In case you missed it, a would-be terrorist was arrested last week for allegedly plotting a massive, multi-faceted attack on the White House. The plotter, 21-year old Hasher Jallel Taheb, hails from Cumming, Ga. His motive appears to have been jihad.
Might this story have been a tad bigger if the alleged perpetrator hadn’t been a Muslim and “person of color?” Might it have been bigger yet if the sitting president had been a Democrat?
Of course it would have. It might even have gotten a fraction of the coverage that last October’s letter bomb scare received.
But wait, there’s more:
The reason I pose these questions is not to point out blatant media bias, which is so glaring at this point that no one who wasn’t trying could possibly miss it, but to ask how the current “climate of hate” in this country contributed to this Taheb’s blood lust, and what we as a society are doing about it.
Until fairly recently, I strenuously disagreed with this notion, and to some extent I still do. Climates, much like guns, do not kill people. People kill people. Blaming a climate lets the perpetrator off the hook because, when the killer’s agency is minimized, so too is his culpability. What else can a passive receptor of hate-filled messaging do except to kill the person whom he is told to despise?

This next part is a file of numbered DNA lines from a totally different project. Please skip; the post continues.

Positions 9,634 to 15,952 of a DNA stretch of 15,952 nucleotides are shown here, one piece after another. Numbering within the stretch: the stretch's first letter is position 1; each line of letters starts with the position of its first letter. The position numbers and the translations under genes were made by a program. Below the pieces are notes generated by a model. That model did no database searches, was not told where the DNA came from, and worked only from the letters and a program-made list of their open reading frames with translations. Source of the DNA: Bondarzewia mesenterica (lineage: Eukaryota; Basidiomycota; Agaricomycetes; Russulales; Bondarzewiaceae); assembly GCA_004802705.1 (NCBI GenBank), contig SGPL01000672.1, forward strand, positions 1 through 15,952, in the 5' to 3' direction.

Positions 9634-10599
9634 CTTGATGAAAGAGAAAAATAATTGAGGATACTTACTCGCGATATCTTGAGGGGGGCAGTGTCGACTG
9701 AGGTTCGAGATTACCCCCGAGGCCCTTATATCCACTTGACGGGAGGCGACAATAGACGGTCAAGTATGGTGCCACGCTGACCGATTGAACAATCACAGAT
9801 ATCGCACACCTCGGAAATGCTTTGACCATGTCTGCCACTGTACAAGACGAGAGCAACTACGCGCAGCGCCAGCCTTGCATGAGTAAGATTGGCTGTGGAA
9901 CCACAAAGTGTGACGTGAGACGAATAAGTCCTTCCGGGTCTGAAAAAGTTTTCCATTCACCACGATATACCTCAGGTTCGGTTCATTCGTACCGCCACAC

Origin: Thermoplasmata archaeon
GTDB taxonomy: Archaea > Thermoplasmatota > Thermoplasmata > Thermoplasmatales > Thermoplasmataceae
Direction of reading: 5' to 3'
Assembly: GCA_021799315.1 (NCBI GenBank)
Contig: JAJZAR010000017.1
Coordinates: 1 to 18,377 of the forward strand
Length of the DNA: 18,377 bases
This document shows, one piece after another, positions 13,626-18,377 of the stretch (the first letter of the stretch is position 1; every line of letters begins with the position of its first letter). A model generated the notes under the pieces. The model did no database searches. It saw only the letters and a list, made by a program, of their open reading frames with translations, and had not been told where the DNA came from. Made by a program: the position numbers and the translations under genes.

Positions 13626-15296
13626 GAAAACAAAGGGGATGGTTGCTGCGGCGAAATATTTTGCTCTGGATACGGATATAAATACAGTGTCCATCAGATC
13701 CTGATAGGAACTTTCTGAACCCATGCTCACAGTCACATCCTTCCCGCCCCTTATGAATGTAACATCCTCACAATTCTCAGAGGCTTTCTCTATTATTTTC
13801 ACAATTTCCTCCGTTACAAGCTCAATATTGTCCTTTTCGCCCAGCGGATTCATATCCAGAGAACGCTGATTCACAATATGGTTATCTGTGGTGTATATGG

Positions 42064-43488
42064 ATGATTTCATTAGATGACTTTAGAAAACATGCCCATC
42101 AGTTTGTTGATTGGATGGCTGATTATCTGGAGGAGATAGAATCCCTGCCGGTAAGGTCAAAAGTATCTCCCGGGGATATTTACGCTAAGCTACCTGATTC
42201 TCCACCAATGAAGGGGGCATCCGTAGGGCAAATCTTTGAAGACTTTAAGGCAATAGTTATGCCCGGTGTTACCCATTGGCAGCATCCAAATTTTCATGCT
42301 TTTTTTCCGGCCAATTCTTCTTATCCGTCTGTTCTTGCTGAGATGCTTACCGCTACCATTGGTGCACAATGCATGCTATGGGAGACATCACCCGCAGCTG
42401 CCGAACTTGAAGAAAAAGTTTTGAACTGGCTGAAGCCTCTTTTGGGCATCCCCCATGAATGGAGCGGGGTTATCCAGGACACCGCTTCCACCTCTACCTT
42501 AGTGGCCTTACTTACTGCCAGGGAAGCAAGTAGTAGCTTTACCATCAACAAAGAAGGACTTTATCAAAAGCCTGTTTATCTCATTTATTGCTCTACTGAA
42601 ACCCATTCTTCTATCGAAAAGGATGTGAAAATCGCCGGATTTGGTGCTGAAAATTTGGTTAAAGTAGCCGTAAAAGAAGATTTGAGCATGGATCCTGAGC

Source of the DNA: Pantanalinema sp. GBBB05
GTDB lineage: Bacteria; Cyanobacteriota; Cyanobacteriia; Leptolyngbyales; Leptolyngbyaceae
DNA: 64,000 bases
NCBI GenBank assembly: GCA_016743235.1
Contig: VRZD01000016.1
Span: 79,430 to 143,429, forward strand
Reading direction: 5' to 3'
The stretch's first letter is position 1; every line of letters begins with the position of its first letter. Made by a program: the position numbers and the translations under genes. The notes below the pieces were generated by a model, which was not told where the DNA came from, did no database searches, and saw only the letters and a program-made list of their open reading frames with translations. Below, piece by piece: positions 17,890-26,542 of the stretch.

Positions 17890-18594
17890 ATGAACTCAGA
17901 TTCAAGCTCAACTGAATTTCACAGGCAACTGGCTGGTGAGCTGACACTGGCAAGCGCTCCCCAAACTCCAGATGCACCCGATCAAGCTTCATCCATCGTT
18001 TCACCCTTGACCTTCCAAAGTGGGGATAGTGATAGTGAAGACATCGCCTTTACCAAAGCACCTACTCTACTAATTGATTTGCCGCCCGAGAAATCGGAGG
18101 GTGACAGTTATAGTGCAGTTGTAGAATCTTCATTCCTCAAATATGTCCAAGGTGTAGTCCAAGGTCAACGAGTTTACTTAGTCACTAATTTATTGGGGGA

The other reason I have resisted the idea of killer climates is that it seems to lead, like night into day, toward censorship. If climates kill, then our words, even our thoughts, must be policed. Preemptive measures must be taken. Children must be indoctrinated in government schools to prevent dangerous ideas from occurring in the first place. Adults must be shamed, doxxed, and fired from their jobs for fear of what other people completely unknown to the speaker might do upon hearing their words. I am on record saying that the blurring of distinctions between speech and violence is eroding our right to express ourselves, and I still believe that.
But in recent years, I have started to reevaluate my beliefs about killer climates. When a soak-the-rich socialist named James Hodgkinson attacked a group of Republican congressmen and staffers at a baseball practice in 2017, I couldn’t help but notice that he was feted by certain segments of the internet, most notably the Facebook groups we know he belonged to.
James Hodgkinson doesn’t strike me as a particularly bright individual, which tells me that he probably doesn’t do much of his own thinking. We know that he was a fan of Rachel Maddow, whose program appears on the network that pioneered the “24-hour hate” — a slightly elongated version of the “two minutes hate” that George Orwell spoke of — and it seems unlikely that his suggestible mind was not affected by it.
Read the whole thing. Exit question: Does the nonstop violent rhetoric against Trump and his supporters mean that leftists don’t actually believe that a “climate of hate” leads to violence — or that they do?